In an interview with Best Lawyers CEO Phillip Greer, Ukrainian Competition & Antitrust attorney Igor Svechkar of Asters discusses the changes coming to the Ukrainian legal market, the emerging influence of state aid programs, and his firm’s 2019 “Law Firm of the Year” award.

What inspired you to focus your expertise in this practice?

When I began my career back in late '90s, competition law in Ukraine was in its very early stages, and it wasn’t an area that was practiced exclusively. This left the field largely available, as it wasn’t saturated by other professionals.

I was inspired to take this on, to do competition analysis and competition work. For the first few years, I was primarily M&A lawyer, and competitions amounted to maybe 20 to 30 percent of my work. Later, perhaps three years into my practice, competitions grew to 100 percent of my work. Because of that, I started to develop this more focused practice, and to form a team. Eventually, other competition partners joined our firm.  

The first competition law in Ukraine was adopted in 2001 and become effective in 2002, and I started my practice in 1998. Essentially, my work coincided with the introduction of this new legislation and my own interest in doing competition work. In part because of the proper timing, my work received a significant boost after the new law became effective. This law was modeled after the German law, and more aligned with the European principles, being completely different from the law existing before. This boosted competition-related work and the number of mandates we were receiving from international clients.

What achievements are you most proud of the past year that helped lead your firm to being named “Law Firm of the Year”?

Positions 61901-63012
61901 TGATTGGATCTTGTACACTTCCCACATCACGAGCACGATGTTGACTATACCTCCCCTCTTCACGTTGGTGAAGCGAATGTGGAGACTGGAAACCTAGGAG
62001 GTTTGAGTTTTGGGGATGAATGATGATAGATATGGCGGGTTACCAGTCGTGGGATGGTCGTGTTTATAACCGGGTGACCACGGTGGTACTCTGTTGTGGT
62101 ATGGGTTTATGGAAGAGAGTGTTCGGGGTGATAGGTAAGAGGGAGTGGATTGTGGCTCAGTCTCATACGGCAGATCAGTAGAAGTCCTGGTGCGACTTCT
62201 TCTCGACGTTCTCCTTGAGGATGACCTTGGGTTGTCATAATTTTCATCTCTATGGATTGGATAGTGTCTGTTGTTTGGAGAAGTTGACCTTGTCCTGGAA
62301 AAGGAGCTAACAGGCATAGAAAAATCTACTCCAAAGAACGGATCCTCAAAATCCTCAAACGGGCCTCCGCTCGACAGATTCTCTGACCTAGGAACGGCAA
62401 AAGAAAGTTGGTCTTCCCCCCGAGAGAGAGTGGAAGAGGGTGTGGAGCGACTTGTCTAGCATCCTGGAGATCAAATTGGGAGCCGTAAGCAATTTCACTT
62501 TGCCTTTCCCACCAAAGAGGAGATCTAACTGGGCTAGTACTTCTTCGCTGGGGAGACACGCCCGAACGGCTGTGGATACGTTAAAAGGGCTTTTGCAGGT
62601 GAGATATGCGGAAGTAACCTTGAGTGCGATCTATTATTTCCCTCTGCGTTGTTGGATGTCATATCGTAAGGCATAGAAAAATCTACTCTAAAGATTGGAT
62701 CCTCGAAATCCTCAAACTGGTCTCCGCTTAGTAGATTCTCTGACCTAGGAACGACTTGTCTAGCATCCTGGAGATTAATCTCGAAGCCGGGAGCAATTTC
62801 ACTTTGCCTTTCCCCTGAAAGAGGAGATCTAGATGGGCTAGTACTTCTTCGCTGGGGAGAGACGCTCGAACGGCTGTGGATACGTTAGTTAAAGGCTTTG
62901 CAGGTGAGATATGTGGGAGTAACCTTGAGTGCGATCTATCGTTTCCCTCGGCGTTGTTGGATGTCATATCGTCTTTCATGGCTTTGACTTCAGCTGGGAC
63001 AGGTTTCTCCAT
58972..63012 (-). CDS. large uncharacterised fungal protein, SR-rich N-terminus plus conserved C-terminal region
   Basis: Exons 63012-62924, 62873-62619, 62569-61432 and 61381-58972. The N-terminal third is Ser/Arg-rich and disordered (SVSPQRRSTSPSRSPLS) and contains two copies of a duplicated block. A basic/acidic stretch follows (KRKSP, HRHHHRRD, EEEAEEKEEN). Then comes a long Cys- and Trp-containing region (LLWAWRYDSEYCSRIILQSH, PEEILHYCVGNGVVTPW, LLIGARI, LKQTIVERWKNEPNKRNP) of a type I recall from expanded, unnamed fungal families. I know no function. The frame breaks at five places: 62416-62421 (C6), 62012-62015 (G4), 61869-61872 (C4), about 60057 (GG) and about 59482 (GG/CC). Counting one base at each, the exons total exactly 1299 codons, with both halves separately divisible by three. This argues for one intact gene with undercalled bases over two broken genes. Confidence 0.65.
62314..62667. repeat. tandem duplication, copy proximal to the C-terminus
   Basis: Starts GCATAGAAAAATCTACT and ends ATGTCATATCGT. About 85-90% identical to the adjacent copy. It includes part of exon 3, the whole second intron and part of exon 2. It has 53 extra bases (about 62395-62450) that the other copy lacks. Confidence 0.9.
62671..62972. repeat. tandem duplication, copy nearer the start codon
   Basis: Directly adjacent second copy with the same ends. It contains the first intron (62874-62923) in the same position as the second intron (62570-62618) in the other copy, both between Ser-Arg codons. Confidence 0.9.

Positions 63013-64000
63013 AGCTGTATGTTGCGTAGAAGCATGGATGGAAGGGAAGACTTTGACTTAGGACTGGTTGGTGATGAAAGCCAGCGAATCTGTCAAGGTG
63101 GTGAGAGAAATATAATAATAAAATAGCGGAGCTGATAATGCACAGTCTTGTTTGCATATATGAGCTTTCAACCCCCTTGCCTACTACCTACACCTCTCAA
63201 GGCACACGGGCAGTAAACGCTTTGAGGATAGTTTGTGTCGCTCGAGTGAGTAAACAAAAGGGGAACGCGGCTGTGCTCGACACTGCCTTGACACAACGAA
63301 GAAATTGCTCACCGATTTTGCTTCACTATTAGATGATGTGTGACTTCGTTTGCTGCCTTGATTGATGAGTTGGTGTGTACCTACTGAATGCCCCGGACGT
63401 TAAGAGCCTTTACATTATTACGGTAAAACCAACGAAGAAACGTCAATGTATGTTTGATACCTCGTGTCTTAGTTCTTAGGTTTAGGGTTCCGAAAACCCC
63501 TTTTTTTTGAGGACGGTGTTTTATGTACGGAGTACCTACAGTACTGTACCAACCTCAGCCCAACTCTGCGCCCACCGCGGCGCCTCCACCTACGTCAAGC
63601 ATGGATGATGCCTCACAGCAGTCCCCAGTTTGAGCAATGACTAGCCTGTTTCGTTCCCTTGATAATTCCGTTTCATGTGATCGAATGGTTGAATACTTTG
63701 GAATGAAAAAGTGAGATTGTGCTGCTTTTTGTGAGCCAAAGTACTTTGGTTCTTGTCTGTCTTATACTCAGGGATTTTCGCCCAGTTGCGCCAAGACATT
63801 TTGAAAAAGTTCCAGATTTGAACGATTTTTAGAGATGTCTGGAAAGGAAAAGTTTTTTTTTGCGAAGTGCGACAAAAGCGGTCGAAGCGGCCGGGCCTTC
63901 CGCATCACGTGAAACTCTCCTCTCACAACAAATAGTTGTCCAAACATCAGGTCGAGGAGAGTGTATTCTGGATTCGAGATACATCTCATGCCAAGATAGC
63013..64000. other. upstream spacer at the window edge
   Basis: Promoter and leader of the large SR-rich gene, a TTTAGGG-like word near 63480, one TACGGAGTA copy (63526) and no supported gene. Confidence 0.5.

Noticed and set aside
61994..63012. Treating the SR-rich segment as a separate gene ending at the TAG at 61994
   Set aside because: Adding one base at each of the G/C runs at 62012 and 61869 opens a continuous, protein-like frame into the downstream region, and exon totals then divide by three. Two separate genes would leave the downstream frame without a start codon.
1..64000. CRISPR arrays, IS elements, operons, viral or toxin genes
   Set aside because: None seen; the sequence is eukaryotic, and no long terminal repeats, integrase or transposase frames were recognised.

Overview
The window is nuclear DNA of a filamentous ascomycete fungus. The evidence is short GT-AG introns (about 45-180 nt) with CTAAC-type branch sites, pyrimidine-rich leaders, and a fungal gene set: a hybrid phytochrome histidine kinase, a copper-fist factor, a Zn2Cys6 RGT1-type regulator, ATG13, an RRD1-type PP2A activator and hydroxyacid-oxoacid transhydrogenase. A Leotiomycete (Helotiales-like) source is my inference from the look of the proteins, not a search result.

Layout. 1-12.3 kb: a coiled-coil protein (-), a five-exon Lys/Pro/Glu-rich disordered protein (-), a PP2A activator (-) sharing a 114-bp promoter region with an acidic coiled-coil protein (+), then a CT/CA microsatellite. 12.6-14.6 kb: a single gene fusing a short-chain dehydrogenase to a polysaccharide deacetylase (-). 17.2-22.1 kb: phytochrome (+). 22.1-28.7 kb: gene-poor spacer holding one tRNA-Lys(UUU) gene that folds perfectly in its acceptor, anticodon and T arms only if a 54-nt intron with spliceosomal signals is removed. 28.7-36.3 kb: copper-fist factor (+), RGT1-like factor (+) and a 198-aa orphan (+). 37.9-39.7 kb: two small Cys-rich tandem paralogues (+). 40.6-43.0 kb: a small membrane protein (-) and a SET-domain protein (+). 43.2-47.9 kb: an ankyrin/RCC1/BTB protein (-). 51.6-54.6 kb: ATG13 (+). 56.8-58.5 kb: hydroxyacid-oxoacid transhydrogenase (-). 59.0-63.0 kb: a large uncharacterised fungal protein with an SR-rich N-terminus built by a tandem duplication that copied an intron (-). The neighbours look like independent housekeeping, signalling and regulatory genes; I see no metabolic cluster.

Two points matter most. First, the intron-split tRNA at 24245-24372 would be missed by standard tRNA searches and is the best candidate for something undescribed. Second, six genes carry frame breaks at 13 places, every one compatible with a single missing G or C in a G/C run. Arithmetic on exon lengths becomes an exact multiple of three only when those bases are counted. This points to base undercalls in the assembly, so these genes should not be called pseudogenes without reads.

I would say that we make achievements every year. We have the leading practice in Ukraine, we are twice as big as our closest competitor, and we are highly rated everywhere. We are doing both high-profile investigations and litigations in this area.

The last year was not an exception to this. We worked on a number of the most important transactions, litigations, and investigations by the competition authority. My team advised on some huge deals in agrochemicals, and my partner worked on environmental issues. Of course, we are very proud that our clients relied on us in these mega-mergers, which were quite significant for Ukraine as well, because agrochemicals are a very big market in our country. We also worked on a number of investigations in pharmaceuticals and energy, fuel, and in some other areas as well, including investigations into dominance and cartels.

We have the leading practice in Ukraine, we are twice as big as our closest competitor, and we are highly rated everywhere.

Another significant thing to happen was that Ukraine adopted state aid laws (also modeled after the European ones). So now we have this as a separate area. The law became effective in August 2017 and now it is in full force.